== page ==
Many people believe that the criminal justice system is harsher on people of color, and over time, more and more data has come out in support of that claim. After a review, it’s been confirmed that it was the case in Broward, Florida. After releasing the results of an investigation about the number of blacks arrested in drug-free zones alongside sentences and discrepancies, the Herald-Tribune had reported that black people were receiving more prison time than whites.
Prosecutors didn’t agree and disputed the newspaper’s findings, but after a month of review with the State Attorney’s Office and newspaper, it was discovered that the county’s records had many errors, errors that then made their way to the public eye.
Although the errors proved that the newspaper had overstated the discrepancies between black and white race-influenced penalties, they weren’t all wrong. Instead of being in prison five times longer than whites, it was now three times longer for black defendants.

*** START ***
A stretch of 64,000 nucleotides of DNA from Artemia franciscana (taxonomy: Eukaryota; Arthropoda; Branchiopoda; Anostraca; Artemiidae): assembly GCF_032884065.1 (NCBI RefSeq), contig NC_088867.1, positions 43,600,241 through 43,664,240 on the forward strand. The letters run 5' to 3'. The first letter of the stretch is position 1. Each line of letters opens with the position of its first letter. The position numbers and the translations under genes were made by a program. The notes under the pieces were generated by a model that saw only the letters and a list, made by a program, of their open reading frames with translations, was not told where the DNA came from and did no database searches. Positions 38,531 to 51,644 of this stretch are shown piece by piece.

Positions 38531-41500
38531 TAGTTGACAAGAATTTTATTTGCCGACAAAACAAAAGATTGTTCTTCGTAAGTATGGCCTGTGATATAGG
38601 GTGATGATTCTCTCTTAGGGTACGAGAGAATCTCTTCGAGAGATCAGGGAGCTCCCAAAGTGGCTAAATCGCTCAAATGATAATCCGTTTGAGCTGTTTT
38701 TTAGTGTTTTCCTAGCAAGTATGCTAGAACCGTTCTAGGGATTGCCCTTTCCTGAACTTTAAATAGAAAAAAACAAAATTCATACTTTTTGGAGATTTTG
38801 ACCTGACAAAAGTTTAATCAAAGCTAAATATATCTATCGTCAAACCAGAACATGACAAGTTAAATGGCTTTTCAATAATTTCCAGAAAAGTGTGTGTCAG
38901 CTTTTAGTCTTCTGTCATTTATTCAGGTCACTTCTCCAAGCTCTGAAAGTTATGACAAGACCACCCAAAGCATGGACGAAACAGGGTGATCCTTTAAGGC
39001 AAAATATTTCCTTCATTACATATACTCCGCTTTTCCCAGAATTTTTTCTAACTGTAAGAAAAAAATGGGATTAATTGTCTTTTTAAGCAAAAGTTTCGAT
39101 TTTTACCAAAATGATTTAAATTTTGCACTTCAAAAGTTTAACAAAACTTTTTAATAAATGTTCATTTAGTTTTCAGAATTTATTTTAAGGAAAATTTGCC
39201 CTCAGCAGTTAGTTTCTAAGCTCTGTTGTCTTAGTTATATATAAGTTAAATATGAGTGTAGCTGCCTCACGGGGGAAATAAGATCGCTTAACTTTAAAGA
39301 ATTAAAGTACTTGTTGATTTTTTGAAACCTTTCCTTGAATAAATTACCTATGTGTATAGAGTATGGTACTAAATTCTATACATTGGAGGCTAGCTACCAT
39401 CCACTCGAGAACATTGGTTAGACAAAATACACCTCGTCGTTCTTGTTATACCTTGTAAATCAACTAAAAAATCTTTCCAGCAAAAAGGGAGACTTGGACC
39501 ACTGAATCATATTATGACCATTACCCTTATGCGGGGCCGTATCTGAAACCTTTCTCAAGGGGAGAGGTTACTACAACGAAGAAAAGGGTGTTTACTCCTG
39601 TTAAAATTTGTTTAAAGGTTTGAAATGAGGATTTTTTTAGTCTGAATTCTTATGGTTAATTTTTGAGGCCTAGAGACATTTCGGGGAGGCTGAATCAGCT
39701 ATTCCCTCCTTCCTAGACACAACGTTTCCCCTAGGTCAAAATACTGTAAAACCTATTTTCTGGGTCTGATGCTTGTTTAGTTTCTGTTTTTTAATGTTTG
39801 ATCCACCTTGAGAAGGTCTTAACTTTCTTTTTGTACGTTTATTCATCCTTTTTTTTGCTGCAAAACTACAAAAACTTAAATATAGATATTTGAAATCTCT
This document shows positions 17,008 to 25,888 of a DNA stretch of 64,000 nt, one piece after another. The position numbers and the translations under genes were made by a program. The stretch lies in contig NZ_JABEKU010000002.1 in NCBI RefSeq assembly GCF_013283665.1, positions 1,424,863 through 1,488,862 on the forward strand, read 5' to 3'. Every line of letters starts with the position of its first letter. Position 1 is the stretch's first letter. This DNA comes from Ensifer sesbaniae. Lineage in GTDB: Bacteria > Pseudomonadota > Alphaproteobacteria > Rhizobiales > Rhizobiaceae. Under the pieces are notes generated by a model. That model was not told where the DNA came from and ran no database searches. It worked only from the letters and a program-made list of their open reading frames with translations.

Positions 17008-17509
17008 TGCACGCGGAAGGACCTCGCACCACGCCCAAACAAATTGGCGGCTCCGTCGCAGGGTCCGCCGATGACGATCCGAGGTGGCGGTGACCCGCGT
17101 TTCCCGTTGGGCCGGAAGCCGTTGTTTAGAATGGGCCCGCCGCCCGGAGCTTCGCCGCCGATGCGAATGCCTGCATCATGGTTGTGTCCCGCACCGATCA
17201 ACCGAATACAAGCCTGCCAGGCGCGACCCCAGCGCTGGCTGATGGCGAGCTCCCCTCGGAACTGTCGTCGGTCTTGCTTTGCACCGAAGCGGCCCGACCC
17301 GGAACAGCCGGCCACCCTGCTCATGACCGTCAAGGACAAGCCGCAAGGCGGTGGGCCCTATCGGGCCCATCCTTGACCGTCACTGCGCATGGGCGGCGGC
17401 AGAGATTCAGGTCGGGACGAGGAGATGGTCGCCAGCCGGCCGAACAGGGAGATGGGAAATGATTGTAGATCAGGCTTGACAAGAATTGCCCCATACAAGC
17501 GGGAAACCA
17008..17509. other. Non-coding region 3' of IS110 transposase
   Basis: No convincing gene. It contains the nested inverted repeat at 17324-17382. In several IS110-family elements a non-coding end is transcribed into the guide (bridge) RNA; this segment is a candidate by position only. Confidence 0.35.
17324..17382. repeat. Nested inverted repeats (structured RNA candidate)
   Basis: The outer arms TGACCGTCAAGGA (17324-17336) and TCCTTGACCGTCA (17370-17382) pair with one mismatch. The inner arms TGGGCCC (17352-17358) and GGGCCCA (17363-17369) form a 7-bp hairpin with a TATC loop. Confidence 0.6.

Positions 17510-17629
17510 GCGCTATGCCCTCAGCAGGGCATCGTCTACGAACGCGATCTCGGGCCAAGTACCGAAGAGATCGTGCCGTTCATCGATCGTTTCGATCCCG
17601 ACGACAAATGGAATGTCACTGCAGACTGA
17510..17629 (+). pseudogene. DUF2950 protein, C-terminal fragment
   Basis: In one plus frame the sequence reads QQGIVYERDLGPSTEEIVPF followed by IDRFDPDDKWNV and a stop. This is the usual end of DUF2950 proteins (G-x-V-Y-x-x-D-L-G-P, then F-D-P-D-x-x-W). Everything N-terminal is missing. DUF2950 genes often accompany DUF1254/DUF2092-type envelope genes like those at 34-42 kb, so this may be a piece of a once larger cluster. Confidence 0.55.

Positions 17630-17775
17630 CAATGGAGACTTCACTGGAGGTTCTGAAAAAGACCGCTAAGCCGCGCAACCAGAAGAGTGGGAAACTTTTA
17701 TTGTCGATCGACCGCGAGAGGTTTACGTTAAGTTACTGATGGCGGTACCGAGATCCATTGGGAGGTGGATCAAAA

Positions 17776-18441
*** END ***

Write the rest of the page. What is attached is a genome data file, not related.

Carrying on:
The 17th Circuit State Attorney’s Office claimed that disparities were more likely because of blacks having greater criminal histories and previous times spent in prison. The county bases its recommendations for penalties based on criminal history, not necessarily the severity of a one-time criminal act.
Regardless of your opinion on this particular trend, it’s important that you’re aware of a risk of being treated differently because of your skin color. That’s not fair, and it’s not how the system is supposed to work. Your attorney can help protect you against racism and unfair bias in the judicial system, so you only face the kinds of penalties you deserve for any crimes you actually committed.
Source: Sarasota Herald Tribune, “‘Stacked against people of color’,” Josh Salman, Jan. 28, 2018